Czech Republic

Strong growth will continue in 2018 and 2019, driven by robust private demand and a dynamic external sector. Increasing wages will support household consumption and low interest rates will boost capital investment. Labour shortages will weigh on growth. Historically low unemployment will push inflation above the central bank’s 2% target.

Following the removal of the exchange rate floor in April 2017, the value of the koruna has appreciated slightly. Monetary policy should continue to tighten gradually to counter inflation pressures. Given current and expected primary surpluses, the government could boost infrastructure investment and leverage EU funds. Structural policies to reduce labour shortages and raise labour productivity – such as reducing skills mismatches – would facilitate faster growth and sustain higher wage levels.

The financial sector is appropriately capitalised, liquid and profitable. However, the low levels of interest rates and strong economic activity have boosted mortgage credit demand and pushed up house prices. Decreased risk weights assigned to mortgage loans in many banks may amplify risks posed by the housing market and associated loans. A change in prudential rules may be needed as a result.

The economic boom is driven by both domestic and foreign demand

Economic activity continued to grow robustly in 2017 on the back of a broad-based expansion. Foreign demand contributed strongly to growth, which is above potential. Strengthening of growth in Europe contributed to drive exports and industrial production. Household consumption also supported growth thanks to low unemployment and high wage increases.

Czech Republic

Source: OECD Economic Outlook 102 database; and Czech National Bank.

A tight labour market is becoming the binding constraint on growth. The unemployment rate has fallen to a historic low, creating labour shortages in some industries and pushing up labour costs. Moreover, the number of vacancies is high and the ratio of unemployed persons per vacancy decreased to 1.3. The decline in unemployment will exert further pressures on wages and inflation.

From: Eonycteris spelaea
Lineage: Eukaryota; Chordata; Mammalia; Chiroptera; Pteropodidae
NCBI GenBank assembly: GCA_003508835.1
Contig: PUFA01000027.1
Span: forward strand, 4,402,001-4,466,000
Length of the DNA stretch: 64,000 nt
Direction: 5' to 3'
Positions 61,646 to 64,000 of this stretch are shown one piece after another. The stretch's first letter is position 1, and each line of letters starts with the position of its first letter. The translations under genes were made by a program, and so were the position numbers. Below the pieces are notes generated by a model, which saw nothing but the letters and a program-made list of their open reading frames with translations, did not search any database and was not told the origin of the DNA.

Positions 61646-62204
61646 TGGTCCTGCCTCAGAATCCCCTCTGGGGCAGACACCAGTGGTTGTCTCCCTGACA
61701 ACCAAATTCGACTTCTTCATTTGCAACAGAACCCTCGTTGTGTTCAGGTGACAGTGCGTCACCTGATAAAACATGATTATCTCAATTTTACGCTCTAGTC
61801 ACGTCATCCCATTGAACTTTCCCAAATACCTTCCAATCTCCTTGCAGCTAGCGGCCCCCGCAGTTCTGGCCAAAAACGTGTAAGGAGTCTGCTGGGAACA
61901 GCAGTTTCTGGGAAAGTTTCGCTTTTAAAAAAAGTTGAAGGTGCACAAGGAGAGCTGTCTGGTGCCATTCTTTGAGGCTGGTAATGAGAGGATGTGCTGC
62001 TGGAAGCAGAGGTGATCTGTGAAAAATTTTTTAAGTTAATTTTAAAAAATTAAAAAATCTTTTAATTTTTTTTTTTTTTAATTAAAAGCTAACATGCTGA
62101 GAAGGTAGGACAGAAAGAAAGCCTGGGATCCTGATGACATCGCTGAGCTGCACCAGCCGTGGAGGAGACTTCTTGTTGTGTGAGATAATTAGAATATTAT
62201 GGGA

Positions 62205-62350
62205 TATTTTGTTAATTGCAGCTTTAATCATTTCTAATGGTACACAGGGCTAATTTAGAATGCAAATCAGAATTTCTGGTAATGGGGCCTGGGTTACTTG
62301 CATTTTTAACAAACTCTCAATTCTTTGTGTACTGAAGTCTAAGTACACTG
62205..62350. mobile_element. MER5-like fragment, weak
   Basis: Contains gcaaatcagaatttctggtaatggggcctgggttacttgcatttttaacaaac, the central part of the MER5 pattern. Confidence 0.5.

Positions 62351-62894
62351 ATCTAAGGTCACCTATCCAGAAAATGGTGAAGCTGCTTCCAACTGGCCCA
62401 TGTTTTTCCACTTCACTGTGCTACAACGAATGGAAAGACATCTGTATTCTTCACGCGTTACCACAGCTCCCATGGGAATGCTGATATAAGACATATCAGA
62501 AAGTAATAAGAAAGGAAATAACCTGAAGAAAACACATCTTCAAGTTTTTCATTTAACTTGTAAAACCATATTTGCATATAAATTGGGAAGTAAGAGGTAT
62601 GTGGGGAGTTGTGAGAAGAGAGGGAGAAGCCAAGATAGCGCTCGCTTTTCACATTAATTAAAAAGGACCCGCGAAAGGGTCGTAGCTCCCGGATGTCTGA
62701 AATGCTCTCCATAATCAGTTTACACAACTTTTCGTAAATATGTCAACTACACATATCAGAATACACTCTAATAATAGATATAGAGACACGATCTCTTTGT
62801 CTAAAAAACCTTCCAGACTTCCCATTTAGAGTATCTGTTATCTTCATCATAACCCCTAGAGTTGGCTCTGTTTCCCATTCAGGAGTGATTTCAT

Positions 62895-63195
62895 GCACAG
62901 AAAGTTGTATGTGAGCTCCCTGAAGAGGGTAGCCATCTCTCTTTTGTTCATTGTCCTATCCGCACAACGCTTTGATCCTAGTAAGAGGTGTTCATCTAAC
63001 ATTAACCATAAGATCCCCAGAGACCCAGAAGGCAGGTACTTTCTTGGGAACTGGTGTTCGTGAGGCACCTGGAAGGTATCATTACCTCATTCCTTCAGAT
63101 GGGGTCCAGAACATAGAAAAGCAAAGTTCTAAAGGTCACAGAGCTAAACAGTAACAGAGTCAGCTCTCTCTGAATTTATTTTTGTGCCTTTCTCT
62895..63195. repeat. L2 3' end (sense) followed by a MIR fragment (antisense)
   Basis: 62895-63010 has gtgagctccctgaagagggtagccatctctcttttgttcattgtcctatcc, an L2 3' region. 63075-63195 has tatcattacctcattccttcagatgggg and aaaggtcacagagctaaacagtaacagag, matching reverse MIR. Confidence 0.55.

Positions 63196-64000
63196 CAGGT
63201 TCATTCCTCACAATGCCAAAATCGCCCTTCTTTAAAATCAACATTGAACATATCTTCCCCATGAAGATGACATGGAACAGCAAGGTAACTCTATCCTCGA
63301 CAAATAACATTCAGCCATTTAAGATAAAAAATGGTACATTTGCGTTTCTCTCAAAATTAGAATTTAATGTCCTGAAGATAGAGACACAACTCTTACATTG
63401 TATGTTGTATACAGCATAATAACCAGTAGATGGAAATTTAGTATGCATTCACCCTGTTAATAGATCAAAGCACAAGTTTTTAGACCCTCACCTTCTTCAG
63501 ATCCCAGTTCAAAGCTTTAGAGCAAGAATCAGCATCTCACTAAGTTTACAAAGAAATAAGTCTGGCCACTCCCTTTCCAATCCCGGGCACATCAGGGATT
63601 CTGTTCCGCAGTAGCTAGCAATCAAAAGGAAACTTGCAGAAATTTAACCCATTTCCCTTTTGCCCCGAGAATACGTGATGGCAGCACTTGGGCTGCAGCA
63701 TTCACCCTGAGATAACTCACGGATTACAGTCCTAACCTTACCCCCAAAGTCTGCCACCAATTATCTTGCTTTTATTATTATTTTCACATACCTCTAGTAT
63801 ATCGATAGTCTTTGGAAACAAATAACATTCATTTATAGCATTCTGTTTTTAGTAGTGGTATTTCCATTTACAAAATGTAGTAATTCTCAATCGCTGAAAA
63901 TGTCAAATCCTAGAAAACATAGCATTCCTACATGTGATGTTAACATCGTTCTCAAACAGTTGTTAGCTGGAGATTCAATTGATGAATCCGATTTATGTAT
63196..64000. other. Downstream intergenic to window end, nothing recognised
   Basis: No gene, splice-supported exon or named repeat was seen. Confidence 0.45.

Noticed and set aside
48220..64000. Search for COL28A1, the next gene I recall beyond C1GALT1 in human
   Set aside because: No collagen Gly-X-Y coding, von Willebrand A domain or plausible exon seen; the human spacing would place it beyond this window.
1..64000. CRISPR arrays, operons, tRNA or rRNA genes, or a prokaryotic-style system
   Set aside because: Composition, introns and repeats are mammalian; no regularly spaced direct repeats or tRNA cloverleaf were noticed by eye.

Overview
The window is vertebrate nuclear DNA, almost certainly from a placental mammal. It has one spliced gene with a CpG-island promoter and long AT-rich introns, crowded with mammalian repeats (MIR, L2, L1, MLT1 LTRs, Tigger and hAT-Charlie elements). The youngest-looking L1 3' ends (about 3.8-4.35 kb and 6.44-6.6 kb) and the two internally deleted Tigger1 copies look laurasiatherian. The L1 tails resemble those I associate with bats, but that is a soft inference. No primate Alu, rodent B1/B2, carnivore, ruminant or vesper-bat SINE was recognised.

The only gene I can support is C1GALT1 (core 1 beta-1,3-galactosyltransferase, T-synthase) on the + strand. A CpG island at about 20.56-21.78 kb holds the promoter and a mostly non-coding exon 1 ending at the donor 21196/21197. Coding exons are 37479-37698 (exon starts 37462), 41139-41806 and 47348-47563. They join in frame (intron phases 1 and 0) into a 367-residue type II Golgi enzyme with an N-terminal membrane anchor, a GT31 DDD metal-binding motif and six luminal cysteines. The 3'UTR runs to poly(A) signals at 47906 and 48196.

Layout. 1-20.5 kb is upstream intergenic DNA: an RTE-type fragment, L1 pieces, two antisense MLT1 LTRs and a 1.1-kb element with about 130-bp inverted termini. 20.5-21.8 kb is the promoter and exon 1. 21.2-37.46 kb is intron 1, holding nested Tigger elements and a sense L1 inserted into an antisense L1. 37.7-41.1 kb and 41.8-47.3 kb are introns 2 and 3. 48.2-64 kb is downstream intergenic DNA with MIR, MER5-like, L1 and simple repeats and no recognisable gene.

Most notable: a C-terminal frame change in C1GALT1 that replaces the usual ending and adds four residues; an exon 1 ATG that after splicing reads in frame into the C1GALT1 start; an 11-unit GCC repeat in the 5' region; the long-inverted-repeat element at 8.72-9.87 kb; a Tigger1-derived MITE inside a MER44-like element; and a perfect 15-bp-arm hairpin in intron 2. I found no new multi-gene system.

Czech Republic: Demand, output and prices

It is time to boost investment in infrastructure and increase the inclusiveness of growth

Inflation is accelerating and will stay above the central bank's 2% target in 2018. Apart from wage pressures, food prices and industrial producer prices will keep driving up inflation. The Czech national bank is likely to increase interest rates by the end of 2017 and further tightening of monetary policy in 2018 will be necessary to keep inflation expectations anchored. Parallel tightening of monetary policy in the euro area would help limit the appreciation of the koruna. Moreover, the expected rising of credit costs should help limit the increase in house prices and mortgage loans. Monitoring of house prices developments and related bank loans is recommended, in particular in the face of tightening monetary policy.

The fiscal surplus will continue in 2018 and the public debt-to-GDP ratio will fall further. Pressures to increase civil servants’ wages will continue. The strong fiscal position provides room to invest in the well-being of disadvantaged people, including old-aged individuals, to increase their inclusion in the labour market and society. Housing programmes and targeted education policies to better integrate Roma are affordable. Also, developing childcare facilities and reforming family policies would bring more women into the labour market and facilitate work-life balance.

The fiscal room could also be mobilised to improve the use of EU funds. The implementation of identified infrastructure projects, such as highways, railways and the development of the Prague metropolitan area, should be accelerated, as this would increase long-run potential growth. Streamlining procedures for granting building permits and further reducing the administrative burden on businesses by rolling out key e-government services could accelerate infrastructure investments.

Strong growth will continue

Growth is projected to remain above 3% throughout the projection period. Strengthening of growth in Europe and wage gains will drive demand and growth. Progress in the use of EU funds should also boost investment.

Risks to the projections include developments in the labour market and inflation dynamics. In particular, persistent labour shortages could create a wage-price inflation loop that could derail growth. As wage gains accelerate, firms’ prices will have to increase, raising inflation and diminishing the price competitiveness of Czech firms. Also, a greater differential between euro area and Czech interest rates would lead to an appreciation of the koruna that could affect exports and limit growth.